Troops shoot dead civilians who posed no threat

BRITISH forces in Iraq have shot and killed civilians, including an eight-year-old girl, in situations in which they were under no apparent threat, according to an Amnesty International report released yesterday.

The report said “many” cases of killings of civilians by British troops have not been investigated. Inquiries launched by the Royal Military Police have been “secretive”, with families given little or no information about their progress.

Amnesty called for a civilian-led investigation into all killings by British forces, with findings made public.

The report was compiled following visits to British-administered southern Iraq in February and March by delegates from the human rights organisation who interviewed families, eye-witnesses, Iraqi police officers and officials of the Coalition Provisional Authority.

Amnesty said it was unable to estimate the total number of deaths which could be attributed to British personnel.

The report also highlighted killings of former members of Saddam Hussein’s Ba’athist regime by vigilante groups, who have also targeted alcohol sellers, shops selling immoral music and videos, and members of the Christian minority. No prosecutions have been brought in such cases and some Iraqi police officers have suggested that they regard the killing of former Ba’athists as justified, said the report, Killings of Civilians in Basra and al-Amara.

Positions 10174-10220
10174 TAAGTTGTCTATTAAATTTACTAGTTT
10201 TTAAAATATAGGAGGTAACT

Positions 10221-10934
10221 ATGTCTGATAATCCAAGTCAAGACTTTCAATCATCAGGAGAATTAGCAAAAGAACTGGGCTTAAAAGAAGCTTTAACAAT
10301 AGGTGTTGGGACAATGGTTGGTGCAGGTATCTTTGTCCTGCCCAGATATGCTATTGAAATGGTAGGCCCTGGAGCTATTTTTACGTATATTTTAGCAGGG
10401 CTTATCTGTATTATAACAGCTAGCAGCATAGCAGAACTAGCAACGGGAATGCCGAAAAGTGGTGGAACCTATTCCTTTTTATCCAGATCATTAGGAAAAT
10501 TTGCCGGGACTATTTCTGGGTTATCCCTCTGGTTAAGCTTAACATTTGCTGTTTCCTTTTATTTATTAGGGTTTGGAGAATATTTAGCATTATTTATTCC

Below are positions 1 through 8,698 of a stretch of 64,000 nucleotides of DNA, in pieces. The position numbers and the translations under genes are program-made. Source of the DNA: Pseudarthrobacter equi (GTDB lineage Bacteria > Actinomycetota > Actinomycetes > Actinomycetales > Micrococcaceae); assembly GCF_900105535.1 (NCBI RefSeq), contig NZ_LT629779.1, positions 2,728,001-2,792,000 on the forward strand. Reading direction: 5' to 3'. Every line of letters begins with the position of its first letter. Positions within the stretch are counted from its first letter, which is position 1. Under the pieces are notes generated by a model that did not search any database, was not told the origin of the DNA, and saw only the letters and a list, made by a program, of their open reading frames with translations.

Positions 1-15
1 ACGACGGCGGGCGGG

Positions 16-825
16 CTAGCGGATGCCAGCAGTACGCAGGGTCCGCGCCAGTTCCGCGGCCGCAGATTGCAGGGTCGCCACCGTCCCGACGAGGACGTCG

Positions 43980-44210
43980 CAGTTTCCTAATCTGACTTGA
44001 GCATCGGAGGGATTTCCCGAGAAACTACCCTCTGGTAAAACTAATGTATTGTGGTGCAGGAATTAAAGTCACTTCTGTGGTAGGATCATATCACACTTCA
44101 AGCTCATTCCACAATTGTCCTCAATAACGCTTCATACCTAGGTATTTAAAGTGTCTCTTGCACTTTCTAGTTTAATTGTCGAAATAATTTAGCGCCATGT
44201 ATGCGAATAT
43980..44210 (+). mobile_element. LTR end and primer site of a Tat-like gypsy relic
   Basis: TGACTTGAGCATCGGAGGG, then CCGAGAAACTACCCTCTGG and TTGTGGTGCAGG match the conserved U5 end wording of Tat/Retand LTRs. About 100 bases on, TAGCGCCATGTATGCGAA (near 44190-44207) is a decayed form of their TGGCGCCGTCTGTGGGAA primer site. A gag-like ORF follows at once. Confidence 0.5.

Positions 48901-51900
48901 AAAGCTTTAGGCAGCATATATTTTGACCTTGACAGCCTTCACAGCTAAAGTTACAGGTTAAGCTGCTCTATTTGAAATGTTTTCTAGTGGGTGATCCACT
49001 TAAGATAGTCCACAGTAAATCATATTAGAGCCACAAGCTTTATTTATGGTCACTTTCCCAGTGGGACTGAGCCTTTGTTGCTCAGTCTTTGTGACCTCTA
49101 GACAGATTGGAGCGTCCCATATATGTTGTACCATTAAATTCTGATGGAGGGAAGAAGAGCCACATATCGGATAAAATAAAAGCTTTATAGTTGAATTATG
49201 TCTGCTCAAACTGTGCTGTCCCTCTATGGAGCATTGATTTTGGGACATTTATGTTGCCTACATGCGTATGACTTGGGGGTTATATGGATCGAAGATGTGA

Amnesty’s British director Kate Allen said: “We are told in the UK that southern Iraq is comparatively safe and secure. Yet Iraqis on the ground have painted a very different picture. People live in fear of armed groups who can strike with seeming impunity.

“Killings by UK forces, in situations where they should not be using lethal force, are examined in secrecy and behind closed doors.

“Instead of the army deciding whether to investigate itself when civilians are killed, there must be a full, impartial and civilian-led investigation into all allegations of killings by UK troops.”

Yesterday’s report details the case of eight-year-old Hanan Saleh Matrud, who was reportedly shot by a soldier of B Company of the 1st Battalion of the King’s Regiment in August last year. An eye-witness told Amnesty’s researchers that, rather than being hit accidentally by a warning shot as the Army has said, Hanan was killed when a soldier aimed at her and fired a shot from around 60 metres.

The report also highlights the death of Ghanem Kadhem Kati, aged 22, who was shot outside his front door while celebrating a family wedding. An RMP investigation is under way, amid reports that British soldiers responding to the sound of bullets being fired into the air fired five shots at him from 50 metres away, despite a neighbour allegedly telling them the shooting was part of the wedding celebrations.

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